How to spot Rips on beaches.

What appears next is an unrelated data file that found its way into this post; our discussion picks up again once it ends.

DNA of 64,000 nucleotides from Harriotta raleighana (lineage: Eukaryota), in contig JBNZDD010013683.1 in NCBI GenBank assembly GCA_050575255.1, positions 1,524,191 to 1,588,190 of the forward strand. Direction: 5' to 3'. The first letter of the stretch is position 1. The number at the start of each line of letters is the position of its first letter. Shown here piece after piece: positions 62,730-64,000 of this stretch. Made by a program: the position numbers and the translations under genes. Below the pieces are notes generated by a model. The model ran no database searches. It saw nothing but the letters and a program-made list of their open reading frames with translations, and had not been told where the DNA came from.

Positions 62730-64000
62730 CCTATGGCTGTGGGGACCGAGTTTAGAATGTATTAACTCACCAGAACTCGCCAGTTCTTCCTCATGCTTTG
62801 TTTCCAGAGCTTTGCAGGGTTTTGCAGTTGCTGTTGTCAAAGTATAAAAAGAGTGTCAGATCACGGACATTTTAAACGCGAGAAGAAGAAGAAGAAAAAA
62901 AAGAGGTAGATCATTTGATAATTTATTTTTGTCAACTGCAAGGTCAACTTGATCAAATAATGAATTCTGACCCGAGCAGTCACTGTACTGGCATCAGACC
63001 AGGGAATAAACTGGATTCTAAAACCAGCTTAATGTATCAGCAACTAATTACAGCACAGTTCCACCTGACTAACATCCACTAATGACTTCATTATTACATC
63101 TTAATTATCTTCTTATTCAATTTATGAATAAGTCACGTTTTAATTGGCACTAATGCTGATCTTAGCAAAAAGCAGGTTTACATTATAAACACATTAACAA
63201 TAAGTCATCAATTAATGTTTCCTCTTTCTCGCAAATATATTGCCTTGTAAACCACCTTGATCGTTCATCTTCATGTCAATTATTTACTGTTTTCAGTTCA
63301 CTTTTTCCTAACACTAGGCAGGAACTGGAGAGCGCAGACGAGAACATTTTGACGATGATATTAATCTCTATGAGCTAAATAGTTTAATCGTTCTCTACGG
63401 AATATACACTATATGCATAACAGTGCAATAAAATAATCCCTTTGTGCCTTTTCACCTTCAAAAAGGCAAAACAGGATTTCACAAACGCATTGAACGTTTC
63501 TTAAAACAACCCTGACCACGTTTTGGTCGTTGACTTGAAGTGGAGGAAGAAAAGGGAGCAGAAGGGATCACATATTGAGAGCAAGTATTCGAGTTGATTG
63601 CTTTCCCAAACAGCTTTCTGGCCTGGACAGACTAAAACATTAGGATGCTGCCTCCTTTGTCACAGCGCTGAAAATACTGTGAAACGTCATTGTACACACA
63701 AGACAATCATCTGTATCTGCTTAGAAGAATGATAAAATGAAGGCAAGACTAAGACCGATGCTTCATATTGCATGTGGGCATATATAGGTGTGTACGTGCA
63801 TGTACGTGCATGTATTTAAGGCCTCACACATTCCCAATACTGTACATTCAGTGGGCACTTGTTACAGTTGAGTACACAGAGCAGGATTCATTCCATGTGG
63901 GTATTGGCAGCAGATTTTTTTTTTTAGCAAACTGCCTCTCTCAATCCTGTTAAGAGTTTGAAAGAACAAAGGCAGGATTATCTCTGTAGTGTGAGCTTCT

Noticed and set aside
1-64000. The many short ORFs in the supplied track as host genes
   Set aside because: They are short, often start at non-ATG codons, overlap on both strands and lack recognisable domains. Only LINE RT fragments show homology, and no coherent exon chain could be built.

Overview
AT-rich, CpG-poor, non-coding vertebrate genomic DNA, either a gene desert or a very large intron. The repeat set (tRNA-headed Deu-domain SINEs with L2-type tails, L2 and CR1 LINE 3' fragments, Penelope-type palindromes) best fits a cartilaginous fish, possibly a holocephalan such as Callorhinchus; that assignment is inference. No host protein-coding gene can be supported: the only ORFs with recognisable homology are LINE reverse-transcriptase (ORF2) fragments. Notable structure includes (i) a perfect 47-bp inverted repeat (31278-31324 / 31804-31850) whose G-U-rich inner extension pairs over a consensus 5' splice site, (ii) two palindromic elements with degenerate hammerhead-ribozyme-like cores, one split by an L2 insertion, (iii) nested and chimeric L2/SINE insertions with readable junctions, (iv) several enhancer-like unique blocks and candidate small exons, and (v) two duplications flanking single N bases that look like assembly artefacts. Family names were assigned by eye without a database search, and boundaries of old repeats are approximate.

Rips occur at almost all beaches, however some are much more prone to strong rips than others. Most beaches with strong rips or that are patrolled will have the rips marked however this is not always the case, so your best chance of avoiding a rip is knowing how to spot them. Rips are simply put, water flowing back out to sea. As waves crash and wash towards the beach the excess water has to return to the ocean. ¬†Often larger surf and tide movements will cause stronger rips as there is more water to return to sea, however sea floor shape and sand bar movements can also channel the returning water into faster moving rips on smaller surf days. ¬†Even small surf rips can be dangerous as often large areas of beach may only contain one or two rips meaning that all the water pushed to the shore from the waves will be funnelling out in a concentrated spot, meaning the rips can move a lot more water than you would expect ! To identify a rip, look for areas of water with smaller or flat surf that leads all the way out to the back of the line-up. As the rip pulls water out towards the ocean in the opposite direction of the waves the surf in these areas is often smaller or non-existent. Choppy crisscross waves can often be seen as well, this is the result of conflicting currents and wave action. Also watch out for murky water in these areas, rips tent to also pull sand and sediment out to sea meaning the water in rips is often brown and sandy compared to the rest of the beach. Rips are most common in areas with sandbars and will often appear between sandbars in deeper channels of water.